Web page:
Congress in a dilemma in Maharashtra
March 19, 2009 22:46 IST
Is the Congress seriously considering breaking off with Sharad Pawar's Nationalist Congress Party and going it alone in Maharashtra, along the lines of a similar exercise in Bihar and Uttar Pradesh?
Renu Mittal in New Delhi
Highly-placed sources state that there is a virtual revolt in the Congress in Maharashtra with senior leaders advocating that the party should fight alone and reclaim its lost space.
So much so that the issue figured in the meeting held on Wednesday night where state Chief Minister Ashok Chavan told Congress President Sonia Gandhi that the party should contest alone. He is reported to have conveyed to her that the decision would mean the fall of the NCP-Congress government and a fresh election or the alignment of Pawar with Shiv Sena and the BJP and either situation, he said is to the Congress advantage.
This line of thinking is being backed and supported by former Chief Minister Vilasrao Deshmukh, Pradesh Congress Committee President Manikrao Thakre, minister of state in the PMO Prithviraj Chavan and a host of other leaders and workers of the party.
Sources say that loyalists in the party have piled on huge pressure and even A K Antony, who is in charge of Maharashtra, is learnt to be seriously worried at the evolving situation in the state where the bitterness between the Congress and the NCP has gone down right till the grass root. But on the other hand, there is also the fear of losing the state government.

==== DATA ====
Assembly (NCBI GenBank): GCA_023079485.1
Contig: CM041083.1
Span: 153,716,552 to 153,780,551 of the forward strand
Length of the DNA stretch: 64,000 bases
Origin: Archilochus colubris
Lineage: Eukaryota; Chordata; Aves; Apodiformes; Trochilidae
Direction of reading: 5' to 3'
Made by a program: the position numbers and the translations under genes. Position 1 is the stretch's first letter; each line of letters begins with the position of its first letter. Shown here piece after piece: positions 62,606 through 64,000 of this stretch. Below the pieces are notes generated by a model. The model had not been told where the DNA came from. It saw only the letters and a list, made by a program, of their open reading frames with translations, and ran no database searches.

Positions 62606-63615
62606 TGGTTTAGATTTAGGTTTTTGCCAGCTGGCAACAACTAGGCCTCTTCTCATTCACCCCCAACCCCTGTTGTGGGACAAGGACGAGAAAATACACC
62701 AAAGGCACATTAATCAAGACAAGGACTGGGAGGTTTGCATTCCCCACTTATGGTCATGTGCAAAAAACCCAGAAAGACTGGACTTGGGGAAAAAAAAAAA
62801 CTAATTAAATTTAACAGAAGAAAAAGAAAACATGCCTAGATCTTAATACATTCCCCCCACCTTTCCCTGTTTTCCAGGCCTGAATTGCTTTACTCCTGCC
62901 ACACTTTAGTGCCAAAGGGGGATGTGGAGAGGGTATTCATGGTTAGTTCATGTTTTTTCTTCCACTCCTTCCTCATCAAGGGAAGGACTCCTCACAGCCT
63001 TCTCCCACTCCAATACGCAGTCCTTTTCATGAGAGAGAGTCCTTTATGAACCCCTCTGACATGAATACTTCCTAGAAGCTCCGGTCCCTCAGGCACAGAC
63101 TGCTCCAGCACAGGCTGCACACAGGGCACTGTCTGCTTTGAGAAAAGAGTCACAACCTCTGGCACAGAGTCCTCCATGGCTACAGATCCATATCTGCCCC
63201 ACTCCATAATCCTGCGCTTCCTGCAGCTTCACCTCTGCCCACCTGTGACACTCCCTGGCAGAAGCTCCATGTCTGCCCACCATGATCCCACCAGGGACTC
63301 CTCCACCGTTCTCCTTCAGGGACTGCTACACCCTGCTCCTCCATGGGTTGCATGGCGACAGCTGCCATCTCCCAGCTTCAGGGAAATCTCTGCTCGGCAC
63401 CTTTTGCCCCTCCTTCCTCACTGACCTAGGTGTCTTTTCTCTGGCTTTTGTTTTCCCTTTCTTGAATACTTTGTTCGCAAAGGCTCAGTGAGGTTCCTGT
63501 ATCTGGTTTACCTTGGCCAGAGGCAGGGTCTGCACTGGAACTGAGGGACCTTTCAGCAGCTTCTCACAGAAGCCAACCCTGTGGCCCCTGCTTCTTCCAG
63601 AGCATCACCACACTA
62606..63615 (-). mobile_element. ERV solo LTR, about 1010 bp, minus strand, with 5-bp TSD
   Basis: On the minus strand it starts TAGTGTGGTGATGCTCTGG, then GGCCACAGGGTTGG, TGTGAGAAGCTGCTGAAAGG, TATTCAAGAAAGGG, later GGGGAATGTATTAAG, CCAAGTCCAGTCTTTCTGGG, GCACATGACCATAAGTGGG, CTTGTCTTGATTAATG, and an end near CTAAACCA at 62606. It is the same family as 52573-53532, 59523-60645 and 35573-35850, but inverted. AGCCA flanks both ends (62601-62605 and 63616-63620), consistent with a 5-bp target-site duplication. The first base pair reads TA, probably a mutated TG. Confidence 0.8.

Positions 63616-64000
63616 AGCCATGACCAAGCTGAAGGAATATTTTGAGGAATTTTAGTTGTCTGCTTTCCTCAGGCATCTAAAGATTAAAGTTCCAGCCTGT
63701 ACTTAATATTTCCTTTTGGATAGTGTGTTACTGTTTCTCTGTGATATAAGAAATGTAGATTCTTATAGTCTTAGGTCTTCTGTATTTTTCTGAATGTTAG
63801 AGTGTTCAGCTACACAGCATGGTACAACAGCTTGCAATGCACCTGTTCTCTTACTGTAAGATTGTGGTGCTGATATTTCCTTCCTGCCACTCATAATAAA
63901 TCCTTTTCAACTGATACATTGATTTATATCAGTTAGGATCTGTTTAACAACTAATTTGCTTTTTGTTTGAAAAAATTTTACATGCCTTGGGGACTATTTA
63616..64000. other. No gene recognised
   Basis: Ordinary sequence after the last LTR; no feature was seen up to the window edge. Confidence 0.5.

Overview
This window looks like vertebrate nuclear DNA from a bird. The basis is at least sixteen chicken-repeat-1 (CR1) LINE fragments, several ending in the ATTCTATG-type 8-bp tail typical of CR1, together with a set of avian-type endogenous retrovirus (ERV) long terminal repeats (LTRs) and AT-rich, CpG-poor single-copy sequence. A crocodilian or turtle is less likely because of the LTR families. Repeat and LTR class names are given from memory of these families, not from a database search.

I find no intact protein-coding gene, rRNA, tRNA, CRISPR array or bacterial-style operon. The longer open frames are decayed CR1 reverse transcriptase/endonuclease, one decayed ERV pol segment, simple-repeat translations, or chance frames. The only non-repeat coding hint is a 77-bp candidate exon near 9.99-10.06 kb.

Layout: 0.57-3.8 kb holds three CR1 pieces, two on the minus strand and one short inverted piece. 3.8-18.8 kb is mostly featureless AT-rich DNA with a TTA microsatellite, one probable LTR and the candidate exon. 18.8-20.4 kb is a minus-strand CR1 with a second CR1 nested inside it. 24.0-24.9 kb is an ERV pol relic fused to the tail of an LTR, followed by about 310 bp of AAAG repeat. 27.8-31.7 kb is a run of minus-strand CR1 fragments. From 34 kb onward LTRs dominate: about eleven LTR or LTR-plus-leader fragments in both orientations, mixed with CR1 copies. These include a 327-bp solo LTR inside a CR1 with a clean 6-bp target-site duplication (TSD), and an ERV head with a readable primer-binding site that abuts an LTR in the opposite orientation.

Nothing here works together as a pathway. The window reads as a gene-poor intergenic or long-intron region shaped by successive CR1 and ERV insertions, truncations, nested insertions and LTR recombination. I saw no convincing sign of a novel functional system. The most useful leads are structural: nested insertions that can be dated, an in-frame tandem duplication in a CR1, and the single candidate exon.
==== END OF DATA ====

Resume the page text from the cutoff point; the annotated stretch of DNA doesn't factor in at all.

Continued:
While Pawar has been doing some hard bargaining with the Congress -- the latest being his demand that out of the 26 seats in the Congress kitty, four should be given to the Samajwadi Party and the Republican Party of India, bringing the Congress on par with the NCP at 22 seats each -- what has worsened the situation is the imposition of President's rule in Meghalaya.
NCP leader Purno Sangma has been screaming blue murder. He said his party chief
had opposed President's rule in the meeting of the Union cabinet but nobody else supported him. He said that he would approach Third Front parties to seek a joint front to protest against what has happened in Meghalaya.
Sangma also protested the Congress decision not to give a ticket to Tariq Anwar in Bihar. Though Congress leaders say it is not correct since the process is still on in Bihar and no tickets have been firmed up.
Congress leaders assert that the repeated statements of Pawar about wanting to become the prime minister and about the Third Front option being open, do not send a signal of unity and cohesion and point to the fact that post-election he would be the first to dump the Congress and join the Third Front bandwagon.
A section of the leadership believes that Pawar would be considerably weakened if the alliance in Maharashtra does not take place and if the Congress is in a position to form the government post-election, Pawar would be ready to rejoin the UPA.
At the moment, the Congress has 13 seats in Maharashtra and the assessment is that it cannot add to that tally even with an alliance. So the party would have little to lose if it went alone.
A senior leader said that in the last 10 years, the Congress symbol has disappeared from 50 per cent of the constituencies in Maharashtra and if the downslide continues like this, Pawar would be contesting more assembly seats than the Congress, making them the junior partner even in a state like Maharashtra.
But leaders concede that it is a major decision for the leadership to take and Sonia Gandhi alone would take such a decision. They said the leadership would have to be prepared to take the criticism that the UPA was falling apart and it would mean 'sacrificing the state
government' but outweighed against that is a chance to revive the Congress and put it back on its feet.
All eyes are now on Maharashtra. In this season of break-ups and separations, will Maharashtra be the next to be hit or will Sonia Gandhi opt for status quo?